How do we know this is addressed to the saints? Verse 26 specifically says they received the knowledge of the truth, and knowledge in this verse is not merely the Greek word gnosis, or basic knowledge. It’s epignosis — full, experiential knowledge. This implies saving knowledge. This person has been saved, justified, and positionally sanctified (per v.29).
The writer to the Hebrews is admonishing the saints to live uprightly, to persevere in their Christian walk — not persevere unto salvation, but persevere unto reward. Interestingly, the writer is speaking on two planes in this chapter. On the spirit plane, back in v. 10, he reminds that they have been positionally sanctified because of Christ’s sacrifice – once for all.
By the which will we are sanctified through the offering of the body of Jesus Christ once for all. Hebrews 10:10
He says it again in v. 14:
For by one offering he hath perfected for ever them that are sanctified. Hebrews 10:14
Then in v.17, quoting from Jeremiah 31, he shares with them the blessing of the New Covenant.
And their sins and iniquities will I remember no more. Hebrews 10:17
How can he say this in v. 17, and then make a seemingly contradictory statement in v. 26?
For if we sin wilfully after that we have received the knowledge of the truth, there remaineth no more sacrifice for sins, Hebrews 10:26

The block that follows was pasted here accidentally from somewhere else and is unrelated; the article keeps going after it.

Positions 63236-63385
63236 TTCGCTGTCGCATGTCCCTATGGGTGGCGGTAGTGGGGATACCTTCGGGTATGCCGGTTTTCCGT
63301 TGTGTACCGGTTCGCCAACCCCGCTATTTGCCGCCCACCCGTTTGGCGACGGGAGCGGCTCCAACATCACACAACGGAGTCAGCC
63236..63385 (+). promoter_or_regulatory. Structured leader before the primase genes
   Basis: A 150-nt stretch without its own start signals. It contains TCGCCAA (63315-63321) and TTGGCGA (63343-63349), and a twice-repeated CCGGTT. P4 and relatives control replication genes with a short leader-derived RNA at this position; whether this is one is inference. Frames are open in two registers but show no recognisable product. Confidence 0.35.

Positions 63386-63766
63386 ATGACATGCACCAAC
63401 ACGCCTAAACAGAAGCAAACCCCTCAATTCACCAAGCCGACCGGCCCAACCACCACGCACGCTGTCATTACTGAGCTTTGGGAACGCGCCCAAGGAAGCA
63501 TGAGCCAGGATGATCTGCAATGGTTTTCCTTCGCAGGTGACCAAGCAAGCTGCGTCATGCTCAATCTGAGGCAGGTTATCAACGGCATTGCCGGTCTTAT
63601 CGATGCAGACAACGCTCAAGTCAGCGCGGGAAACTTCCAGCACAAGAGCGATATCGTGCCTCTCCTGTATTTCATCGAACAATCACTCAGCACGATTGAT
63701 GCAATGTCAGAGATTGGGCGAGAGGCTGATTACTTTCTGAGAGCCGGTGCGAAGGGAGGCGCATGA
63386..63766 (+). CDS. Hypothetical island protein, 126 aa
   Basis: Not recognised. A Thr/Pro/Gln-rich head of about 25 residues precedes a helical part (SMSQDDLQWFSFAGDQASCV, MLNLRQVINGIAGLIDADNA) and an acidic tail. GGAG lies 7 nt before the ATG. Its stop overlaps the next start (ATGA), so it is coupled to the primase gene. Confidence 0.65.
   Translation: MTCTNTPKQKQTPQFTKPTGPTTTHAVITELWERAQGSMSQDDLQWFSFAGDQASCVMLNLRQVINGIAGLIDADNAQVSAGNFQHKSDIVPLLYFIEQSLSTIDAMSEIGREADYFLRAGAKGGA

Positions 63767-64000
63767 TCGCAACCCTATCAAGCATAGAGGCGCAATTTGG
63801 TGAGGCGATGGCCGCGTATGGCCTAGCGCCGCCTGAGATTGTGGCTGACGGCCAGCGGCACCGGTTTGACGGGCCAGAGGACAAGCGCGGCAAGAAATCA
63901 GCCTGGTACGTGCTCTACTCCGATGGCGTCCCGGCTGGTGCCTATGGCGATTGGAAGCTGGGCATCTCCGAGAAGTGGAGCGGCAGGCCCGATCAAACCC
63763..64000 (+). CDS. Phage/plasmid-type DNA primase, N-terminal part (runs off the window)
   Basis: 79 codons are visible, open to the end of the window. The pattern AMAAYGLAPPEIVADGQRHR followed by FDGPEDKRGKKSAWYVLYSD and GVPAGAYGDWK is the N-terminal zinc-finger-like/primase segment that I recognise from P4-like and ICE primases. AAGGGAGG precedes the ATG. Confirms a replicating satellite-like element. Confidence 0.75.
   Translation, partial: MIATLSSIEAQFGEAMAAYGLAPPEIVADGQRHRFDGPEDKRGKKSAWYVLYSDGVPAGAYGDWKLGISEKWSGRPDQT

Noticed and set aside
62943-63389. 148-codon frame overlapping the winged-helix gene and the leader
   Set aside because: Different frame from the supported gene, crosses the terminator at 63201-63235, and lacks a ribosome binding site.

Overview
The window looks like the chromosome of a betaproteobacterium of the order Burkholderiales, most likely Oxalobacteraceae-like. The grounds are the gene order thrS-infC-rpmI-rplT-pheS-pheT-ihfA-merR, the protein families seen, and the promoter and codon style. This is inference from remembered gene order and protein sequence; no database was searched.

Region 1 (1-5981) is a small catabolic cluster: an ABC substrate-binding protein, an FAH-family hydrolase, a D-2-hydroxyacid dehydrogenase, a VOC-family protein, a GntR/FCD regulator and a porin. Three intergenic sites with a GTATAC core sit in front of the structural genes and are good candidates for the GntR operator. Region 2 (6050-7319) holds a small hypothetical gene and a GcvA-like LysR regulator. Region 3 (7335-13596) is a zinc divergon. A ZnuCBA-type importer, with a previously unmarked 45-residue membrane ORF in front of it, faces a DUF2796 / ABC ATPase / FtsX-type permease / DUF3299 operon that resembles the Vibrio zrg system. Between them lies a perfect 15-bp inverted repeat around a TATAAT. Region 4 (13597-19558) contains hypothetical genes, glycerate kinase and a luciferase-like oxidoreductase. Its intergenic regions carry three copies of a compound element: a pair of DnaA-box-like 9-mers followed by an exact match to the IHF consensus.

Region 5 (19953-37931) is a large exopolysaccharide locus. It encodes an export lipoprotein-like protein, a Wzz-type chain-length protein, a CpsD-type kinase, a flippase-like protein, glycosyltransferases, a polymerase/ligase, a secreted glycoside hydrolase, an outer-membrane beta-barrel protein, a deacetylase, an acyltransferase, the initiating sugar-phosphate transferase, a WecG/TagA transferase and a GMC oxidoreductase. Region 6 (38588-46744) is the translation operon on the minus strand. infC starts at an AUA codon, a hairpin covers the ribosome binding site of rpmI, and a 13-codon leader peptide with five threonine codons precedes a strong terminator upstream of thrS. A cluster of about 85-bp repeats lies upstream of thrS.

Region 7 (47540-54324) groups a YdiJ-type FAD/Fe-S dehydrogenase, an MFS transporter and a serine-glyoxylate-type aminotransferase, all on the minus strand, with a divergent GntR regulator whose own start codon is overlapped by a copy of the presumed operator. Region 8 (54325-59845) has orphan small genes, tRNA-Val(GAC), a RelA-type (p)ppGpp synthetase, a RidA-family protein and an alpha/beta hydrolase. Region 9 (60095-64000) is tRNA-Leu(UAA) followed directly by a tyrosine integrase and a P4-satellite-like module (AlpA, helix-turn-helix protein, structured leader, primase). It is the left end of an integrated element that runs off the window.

The key is understanding that in v. 17 he is speaking of justification in the spirit of man. But in v. 26 he is making application to progressive sanctification in the soul of man — two entirely different planes of man’s being. The writer transitions from justification to sanctification, starting in v.19 and continuing through v.21, then he starts making application in vs. 22ff:
19 Having therefore, brethren, boldness to enter into the holiest by the blood of Jesus,
20 By a new and living way, which he hath consecrated for us, through the veil, that is to say, his flesh;
21 And having an high priest over the house of God;
22 Let us draw near with a true heart in full assurance of faith, having our hearts sprinkled from an evil conscience, and our bodies washed with pure water.
23 Let us hold fast the profession of our faith without wavering; (for he is faithful that promised;)
24 And let us consider one another to provoke unto love and to good works:
25 Not forsaking the assembling of ourselves together, as the manner of some is; but exhorting one another:and so much the more, as ye see the day approaching. Hebrews 10:19-25
By the time the writer reaches v. 25, it is clear that he has transitioned to the matter of sanctification.
Here’s the point of the book of Hebrews and this chapter in particular. Since you have been declared righteous and sanctified positionally, draw upon the provision God has given you, and be sanctified progressively, experientially in your soul. If you do not persevere in progressive sanctification but live in willful, persistent, fleshly sins, then the blood of Christ will not continually cleanse your soul. Instead, God will judge you – maybe now, but certainly at His Judgment bar, and you could lose your soul (Matt. 16:24-28).
Thus we can conclude, based on Scripture, that unconfessed sins will be judged by Jesus at the Judgment Seat.